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Tips on optimising a brand's digital presence

Our UX supremo, Sophie King's tips on how to continually optimise a brand's digital presence

Why continuously improve?

When designing anything it can be easy for us to let our subconscious opinions creep into our designs and it is important to remember the value of data and putting our users first. A combination of quantitative and qualitative research should be applied into any design. Every website can benefit from a program of continuous improvement but, how do you know you’ve made it better? By defining a hypothesis and backing up your results with research and data.

 

Steve Krug’s brilliant book ‘Don’t make me think’ suggests you should always ask the following when designing a website: is it useful, learnable, memorable, effective, efficient, desirable and enjoyable as these are the key elements that make up your digital brand.

 

As technology constantly evolves and users devices change, a design can never be considered perfect and the need for UX is on-going. Websites need to be continuously reviewed to assess how effective they are (for example, how users are interacting, what this can tell us about their goals and why there may be little or no conversions).
Improving your platform in light of developing changes can help you stay ahead of your competitors, if your website stands still while the landscape around it changes your users could switch to other brands.

 

Gathering data

A key first step to optimising your digital brand is collecting data. You need to have enough data to know in detail how users are interacting with your website. Luckily, there are a lot of great online tools that can help you.

HotJar can help you understand exactly how users interact with your website by creating heatmaps, recordings, surveys, conversion funnels and much more. The ability to watch real people use your website gives important insights into the different elements of your site. Be warned, you may see users interacting with the site in a different way to how it was first designed/built.

 

You can combine this data with Google Analytics (GA) for more in-depth insights. GA can help you see where users are leaving the site, what the bounce rate is and an endless list of more options.

 

Gathering anonymous data is great but you should never overlook the value of talking to real people. Conducting usability testing provides you with insights not available online. You can follow up research found from online tools and ask why people don’t perform a certain interaction as well as test assumptions collected from the data. From asking questions you can gain an understanding of what exactly is stopping users from achieving your business goals.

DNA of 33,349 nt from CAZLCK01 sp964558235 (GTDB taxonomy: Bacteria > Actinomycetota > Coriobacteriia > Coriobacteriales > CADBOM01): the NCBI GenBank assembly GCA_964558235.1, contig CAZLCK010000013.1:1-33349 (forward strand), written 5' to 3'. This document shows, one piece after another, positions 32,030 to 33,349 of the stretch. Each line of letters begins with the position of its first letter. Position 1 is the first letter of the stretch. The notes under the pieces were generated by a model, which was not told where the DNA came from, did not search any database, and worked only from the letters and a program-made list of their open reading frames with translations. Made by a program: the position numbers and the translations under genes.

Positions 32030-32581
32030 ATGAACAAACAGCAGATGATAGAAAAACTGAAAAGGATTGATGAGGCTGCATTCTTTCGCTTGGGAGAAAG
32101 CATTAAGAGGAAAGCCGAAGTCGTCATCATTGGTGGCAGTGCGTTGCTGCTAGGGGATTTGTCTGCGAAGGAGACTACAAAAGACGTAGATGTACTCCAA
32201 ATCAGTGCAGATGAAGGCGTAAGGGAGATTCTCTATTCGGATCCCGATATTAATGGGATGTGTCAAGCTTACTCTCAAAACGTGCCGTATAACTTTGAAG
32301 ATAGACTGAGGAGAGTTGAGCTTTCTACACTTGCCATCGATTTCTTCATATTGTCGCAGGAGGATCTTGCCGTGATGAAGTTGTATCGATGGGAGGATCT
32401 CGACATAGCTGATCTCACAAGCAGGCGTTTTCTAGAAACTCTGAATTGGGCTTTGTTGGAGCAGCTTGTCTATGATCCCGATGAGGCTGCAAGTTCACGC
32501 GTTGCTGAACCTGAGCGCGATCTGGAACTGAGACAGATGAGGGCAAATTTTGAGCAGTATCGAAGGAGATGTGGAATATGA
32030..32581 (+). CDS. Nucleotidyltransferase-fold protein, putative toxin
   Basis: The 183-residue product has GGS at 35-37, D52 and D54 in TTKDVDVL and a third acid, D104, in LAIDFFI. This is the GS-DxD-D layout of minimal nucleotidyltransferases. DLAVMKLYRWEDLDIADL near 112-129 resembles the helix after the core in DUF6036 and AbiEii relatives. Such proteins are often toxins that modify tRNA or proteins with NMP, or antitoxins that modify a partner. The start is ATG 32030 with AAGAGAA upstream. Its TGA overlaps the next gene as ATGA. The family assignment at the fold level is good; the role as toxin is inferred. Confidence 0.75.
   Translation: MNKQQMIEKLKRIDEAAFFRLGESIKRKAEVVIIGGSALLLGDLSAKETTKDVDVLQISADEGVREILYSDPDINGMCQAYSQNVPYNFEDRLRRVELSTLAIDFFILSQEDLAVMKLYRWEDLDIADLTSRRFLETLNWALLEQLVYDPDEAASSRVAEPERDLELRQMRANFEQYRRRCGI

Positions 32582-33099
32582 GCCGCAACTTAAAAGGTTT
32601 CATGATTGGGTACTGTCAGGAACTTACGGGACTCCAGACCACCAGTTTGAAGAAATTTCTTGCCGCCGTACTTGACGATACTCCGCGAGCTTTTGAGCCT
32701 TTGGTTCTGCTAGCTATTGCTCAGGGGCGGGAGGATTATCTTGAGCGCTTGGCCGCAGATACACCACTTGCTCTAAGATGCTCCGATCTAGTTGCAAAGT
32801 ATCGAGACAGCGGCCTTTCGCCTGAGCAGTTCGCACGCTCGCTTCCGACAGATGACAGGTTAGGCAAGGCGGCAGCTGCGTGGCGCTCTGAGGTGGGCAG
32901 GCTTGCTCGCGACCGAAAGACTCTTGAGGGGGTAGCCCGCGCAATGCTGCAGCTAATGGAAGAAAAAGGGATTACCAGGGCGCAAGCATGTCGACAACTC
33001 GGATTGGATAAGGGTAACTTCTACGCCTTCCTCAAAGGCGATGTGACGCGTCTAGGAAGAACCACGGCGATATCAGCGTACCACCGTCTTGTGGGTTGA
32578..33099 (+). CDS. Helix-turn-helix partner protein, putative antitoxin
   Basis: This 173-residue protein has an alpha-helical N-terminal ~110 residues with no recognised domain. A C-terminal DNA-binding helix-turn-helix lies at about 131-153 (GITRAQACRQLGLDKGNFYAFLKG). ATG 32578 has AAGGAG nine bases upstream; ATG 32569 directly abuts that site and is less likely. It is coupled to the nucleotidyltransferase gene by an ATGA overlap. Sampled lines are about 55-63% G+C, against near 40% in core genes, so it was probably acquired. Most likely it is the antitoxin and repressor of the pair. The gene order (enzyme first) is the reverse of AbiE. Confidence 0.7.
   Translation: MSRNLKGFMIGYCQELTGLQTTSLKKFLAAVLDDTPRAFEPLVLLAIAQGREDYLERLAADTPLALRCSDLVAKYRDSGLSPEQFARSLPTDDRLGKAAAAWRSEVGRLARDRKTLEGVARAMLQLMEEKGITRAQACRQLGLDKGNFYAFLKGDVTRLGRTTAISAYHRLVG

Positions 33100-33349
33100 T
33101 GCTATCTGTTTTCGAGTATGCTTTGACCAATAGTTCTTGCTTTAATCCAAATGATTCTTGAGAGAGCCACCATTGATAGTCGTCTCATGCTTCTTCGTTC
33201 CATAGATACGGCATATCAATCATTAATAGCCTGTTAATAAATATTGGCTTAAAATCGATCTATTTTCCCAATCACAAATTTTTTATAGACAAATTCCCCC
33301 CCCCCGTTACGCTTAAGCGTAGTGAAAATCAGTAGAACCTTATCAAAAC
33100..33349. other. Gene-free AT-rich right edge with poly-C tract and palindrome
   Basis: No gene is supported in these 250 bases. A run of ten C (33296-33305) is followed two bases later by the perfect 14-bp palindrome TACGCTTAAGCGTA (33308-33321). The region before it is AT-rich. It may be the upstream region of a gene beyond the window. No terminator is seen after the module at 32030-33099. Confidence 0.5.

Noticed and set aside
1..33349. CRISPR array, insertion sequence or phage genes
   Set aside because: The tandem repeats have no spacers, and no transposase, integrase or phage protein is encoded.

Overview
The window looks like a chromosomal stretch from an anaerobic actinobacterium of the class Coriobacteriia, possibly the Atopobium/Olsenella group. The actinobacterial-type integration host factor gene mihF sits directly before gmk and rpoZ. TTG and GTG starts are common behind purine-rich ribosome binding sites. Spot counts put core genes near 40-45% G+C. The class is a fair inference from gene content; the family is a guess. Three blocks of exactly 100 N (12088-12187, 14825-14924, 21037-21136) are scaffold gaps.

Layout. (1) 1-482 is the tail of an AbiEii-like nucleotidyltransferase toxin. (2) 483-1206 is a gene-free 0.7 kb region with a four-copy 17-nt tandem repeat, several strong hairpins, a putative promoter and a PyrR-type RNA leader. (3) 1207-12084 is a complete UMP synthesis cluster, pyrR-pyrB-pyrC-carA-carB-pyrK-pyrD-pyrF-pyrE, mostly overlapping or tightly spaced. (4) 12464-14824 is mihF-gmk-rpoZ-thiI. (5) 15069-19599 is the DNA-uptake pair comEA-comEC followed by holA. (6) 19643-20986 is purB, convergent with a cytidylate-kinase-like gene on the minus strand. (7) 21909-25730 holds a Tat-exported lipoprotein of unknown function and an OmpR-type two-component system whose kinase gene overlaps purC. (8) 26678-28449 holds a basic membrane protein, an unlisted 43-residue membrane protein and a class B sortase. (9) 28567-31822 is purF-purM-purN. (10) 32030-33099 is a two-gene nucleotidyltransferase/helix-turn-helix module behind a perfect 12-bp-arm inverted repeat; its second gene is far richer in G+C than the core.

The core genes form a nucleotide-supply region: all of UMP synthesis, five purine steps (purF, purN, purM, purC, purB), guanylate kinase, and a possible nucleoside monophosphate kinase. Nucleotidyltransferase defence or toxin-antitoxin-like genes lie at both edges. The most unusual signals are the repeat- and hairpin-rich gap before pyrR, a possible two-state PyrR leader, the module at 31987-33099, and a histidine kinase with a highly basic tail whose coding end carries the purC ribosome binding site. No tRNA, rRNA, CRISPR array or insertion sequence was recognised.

Testing

Once you’ve gathered data and identified user pain points, you need to determine the most effective solution by testing a hypothesis (a statement which can be proved right or wrong). 

 

There are several testing methods you can use to test variations of your solutions to see which has the best results. A/B Testing compares the original website against one variation or you can run a Multi-variant test which compares the original against multiple variations. These two types of tests will help you identify which is the most effective optimisation. 


Optimizely is a testing platform which allows you to run and manage tests on the website without development effort to change the source code. Instead you can change components or add new HTML and JavaScript directly through the platform and it will track the results. You can even vary the size of the audience who will participate in the test (handy for tests that could have a negative impact).

Continually running small tests on real users, allows you to make almost unnoticeable changes to your website that overtime can add up in a big way. It also helps reduce development overhead that can be involved in trialling an idea that might end up being unsuccessful.

 

Revising UI

Tests that have shown a positive result should then be passed onto development and implemented on your website. These will need to be implemented as soon as possible. For example, if a test proves you can generate 20% more sales then you don’t want to wait to make this change. At Dam, the results of tests are picked up as development tasks and tracked to record their impact post go-live. In this way you can see if the results of the original test still apply.

 

Success [or failures!] are easily proved or reconciled  

With so many online data tracking tools available, there’s no excuse for not knowing your users. It’s easy to collect and act on data and to make small changes that achieve big results. For a brand to have a great digital presence it needs to be memorable and users need to have a good experience as this will lead onto positive reviews, feedback and hopefully more users visiting your website. 

 

To continually optimise your brand's digital presence you need to listen to your users, gather data and run tests that prove you have made a more successful experience, whether that is sales, service or whatever it is you judge the success of your website by.